Career - 02.10.2017
Mentoring Café gives middle-schoolers a taste of science
Mentoring Café gives middle-schoolers a taste of science
The middle-schoolers moved from mentor to mentor trying hands-on demonstrations, learning about how the scientists got their start, and finding out what they are currently working on. 'We hope that after today you will consider a career in science and engineering, and bring your great minds to Los Alamos.' - David Lyons, Los Alamos National Laboratory executive director LOS ALAMOS, N.M. Oct.

Economics - Career - 11.09.2017
Employee outsourcing hides slaves in the workforce, shows research
Employee outsourcing hides slaves in the workforce, shows research
Failure to monitor outsourced recruitment is resulting in companies inadvertently employing victims of modern slavery, according to new research led by our School of Management. Interview The research, conducted with the University of Sheffield, suggests that layers of outsourcing, subcontracting and informal hiring of temporary staff are to blame.

Career - 07.09.2017
The 13 factors for a successful career
The 13 factors for a successful career
What determines career success' This question has occupied career research, career counseling, organisations and private persons for decades. With the help of a new questionnaire, Bern researchers from the department of work and organisational psychology have now identified the important resources for a successful career.

Career - 05.09.2017
How retractions hurt scientists' credibility
How retractions hurt scientists’ credibility
Life scientists who have published papers that are retracted by journals subsequently suffer a 10 percent drop in citations of their remaining work, compared to similar but unaffected scientists, according to a new study by MIT researchers. Examining hundreds of cases over a 30-year period, the research quantifies the extent that one discredited study - whether an act of malfeasance or a sloppy piece of research - has on the overall reputation of academic scientists.

Career - 25.08.2017
24 hours instead of 42 kilometres: Innovation Marathon in Alpbach
24 hours instead of 42 kilometres: Innovation Marathon in Alpbach
Working 24 hours non-stop on real-life problems set by companies and proving the power of innovation at the Alpbach Technology Symposium.

Career - Health - 16.08.2017
UW professor Franziska Roesner named one of world's top innovators under 35
UW professor Franziska Roesner named one of world’s top innovators under 35
MIT Technology Review has named University of Washington professor Franziska Roesner one of 35 "Innovators Under 35” for 2017 . Roesner is a faculty member in the Paul G. Allen School of Computer Science & Engineering and co-director of the school's Security and Privacy Laboratory. Roesner's research spans a number of projects related to privacy and security in emerging technologies.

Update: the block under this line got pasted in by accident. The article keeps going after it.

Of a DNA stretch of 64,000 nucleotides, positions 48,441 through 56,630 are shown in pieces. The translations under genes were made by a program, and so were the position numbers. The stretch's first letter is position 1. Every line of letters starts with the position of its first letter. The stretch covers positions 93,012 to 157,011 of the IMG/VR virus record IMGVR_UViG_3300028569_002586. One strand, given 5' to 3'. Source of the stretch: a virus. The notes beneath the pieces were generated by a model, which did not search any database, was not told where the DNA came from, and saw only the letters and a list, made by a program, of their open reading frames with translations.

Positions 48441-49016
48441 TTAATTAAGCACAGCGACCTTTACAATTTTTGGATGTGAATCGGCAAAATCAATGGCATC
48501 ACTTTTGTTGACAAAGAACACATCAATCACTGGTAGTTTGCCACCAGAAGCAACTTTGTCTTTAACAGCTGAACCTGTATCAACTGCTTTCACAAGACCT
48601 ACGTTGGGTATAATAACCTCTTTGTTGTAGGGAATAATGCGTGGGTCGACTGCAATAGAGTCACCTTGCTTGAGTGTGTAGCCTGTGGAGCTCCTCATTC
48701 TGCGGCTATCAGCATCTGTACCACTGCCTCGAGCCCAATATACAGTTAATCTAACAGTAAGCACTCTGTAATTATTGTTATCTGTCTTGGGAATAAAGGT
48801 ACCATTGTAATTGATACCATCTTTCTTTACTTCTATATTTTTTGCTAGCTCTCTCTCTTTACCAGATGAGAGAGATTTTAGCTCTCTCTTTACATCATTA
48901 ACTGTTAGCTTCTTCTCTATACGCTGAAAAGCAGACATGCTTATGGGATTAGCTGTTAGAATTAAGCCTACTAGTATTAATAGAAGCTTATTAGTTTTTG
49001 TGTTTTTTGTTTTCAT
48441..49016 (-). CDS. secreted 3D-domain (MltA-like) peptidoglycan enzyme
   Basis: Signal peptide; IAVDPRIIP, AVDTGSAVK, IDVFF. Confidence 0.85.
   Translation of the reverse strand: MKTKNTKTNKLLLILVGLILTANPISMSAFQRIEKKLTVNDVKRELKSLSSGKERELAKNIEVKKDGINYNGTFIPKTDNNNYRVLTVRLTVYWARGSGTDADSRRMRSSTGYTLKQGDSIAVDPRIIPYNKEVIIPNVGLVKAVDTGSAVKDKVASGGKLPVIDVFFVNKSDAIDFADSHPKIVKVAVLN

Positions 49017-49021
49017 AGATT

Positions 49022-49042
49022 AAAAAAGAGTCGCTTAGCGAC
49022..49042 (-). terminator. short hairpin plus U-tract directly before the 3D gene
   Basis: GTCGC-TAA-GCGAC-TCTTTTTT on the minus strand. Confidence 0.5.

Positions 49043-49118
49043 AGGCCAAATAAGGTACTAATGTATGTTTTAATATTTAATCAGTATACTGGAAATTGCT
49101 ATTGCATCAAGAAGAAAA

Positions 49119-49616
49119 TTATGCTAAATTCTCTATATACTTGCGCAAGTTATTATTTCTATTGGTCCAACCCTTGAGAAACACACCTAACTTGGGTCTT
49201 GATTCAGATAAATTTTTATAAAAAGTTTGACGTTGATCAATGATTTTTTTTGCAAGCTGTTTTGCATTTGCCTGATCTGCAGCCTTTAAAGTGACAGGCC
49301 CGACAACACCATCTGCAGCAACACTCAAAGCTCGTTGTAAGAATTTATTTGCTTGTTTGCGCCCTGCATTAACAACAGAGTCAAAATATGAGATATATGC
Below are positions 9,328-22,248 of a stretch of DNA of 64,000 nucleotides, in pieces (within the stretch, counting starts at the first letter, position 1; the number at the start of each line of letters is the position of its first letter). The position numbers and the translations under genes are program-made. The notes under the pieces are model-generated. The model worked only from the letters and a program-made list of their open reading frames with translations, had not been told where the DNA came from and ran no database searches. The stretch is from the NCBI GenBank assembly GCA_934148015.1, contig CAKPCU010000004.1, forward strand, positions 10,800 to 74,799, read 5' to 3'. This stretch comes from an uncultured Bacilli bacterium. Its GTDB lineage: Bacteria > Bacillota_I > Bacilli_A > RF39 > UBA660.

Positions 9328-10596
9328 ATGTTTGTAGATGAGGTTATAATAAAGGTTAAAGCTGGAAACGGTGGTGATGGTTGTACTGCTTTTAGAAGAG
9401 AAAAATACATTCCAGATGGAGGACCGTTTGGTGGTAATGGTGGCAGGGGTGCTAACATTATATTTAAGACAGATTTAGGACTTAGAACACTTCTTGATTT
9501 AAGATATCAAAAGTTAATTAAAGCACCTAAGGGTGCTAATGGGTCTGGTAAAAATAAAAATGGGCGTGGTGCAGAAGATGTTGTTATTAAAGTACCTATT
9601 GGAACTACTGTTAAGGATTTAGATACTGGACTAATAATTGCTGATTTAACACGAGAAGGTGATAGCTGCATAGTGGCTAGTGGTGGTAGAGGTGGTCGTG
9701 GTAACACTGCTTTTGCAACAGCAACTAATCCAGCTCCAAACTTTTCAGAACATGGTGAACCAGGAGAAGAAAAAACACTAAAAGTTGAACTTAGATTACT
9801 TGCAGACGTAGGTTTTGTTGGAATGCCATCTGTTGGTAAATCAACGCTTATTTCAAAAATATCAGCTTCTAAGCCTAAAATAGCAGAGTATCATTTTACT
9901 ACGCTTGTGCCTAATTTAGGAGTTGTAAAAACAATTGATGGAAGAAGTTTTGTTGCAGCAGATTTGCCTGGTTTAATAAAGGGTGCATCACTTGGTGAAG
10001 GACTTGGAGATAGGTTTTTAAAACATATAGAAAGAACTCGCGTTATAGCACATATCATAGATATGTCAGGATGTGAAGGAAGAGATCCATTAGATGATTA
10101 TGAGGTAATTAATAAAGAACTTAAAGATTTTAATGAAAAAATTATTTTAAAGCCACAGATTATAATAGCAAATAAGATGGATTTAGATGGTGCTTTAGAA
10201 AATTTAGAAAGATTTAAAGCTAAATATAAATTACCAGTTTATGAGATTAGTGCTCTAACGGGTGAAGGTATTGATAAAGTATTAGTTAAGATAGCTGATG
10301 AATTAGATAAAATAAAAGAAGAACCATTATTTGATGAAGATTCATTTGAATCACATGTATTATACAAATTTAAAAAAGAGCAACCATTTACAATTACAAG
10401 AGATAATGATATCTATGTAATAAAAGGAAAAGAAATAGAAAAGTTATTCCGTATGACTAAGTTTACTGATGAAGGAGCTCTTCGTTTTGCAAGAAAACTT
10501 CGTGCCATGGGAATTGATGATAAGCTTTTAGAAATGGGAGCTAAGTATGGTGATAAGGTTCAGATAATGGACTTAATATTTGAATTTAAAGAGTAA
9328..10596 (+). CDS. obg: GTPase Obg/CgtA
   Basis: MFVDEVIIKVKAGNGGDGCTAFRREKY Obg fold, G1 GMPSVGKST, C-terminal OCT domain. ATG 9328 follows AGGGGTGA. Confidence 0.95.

Economics - Career - 09.08.2017
August: Workplace menopause study finds 'women feel they need to cope alone' | News | University of Bristol
August: Workplace menopause study finds ’women feel they need to cope alone’ | News | University of Bristol
A call for more menopause-friendly workplaces is made in a new Government report prepared by a team from the Universities of Bristol and Leicester. In the most comprehensive study of its kind, the report reveals that 'many women tend to feel that they need to cope alone' because of a reluctance to speak up at work.

Health - Career - 24.07.2017
Safety of medical devices not often evaluated by sex, age, or race
Researchers at Yale and the University of California-San Francisco have found that few medical devices are analyzed to consider the influence of their users' sex, age, or race on safety and effectiveness. The findings are published in JAMA Internal Medicine. " We know that women, the elderly, and minorities have been underrepresented in clinical trials for drugs and treatments of many diseases and conditions," said lead author Sanket S. Dhruva, M.D., a postdoctoral fellow at Yale School of Medicine.

Economics - Career - 20.07.2017
Individual personal pensions fare worse than group pensions, shows research
Individual personal pensions fare worse than group pensions, shows research
People who take out an individual personal pension can expect lower returns than those who invest in a group personal pension plan, suggests new research from the University of Bath's School of Management. Individual investors are losing out The study finds that individual investors lose out by over 1 per cent a year in comparison with group personal pension plans negotiated by employers, even before differences in fees are taken into account.

Career - Law - 13.07.2017
Anchoring Labour Rights More Effectively In EU Trade Agreements
Anchoring Labour Rights More Effectively In EU Trade Agreements
Professor Adrian Smith and Dr Liam Campling write for Social Europe about strengthening labour rights in UK and EU trade agreements. Free trade agreements (FTAs) are growing in number and the inclusion in them of labour provisions seeking to improve working conditions are also increasing. A recent study by the ILO found that over 80 per cent of preferential trade agreements that have come into force since 2013 have included such provisions.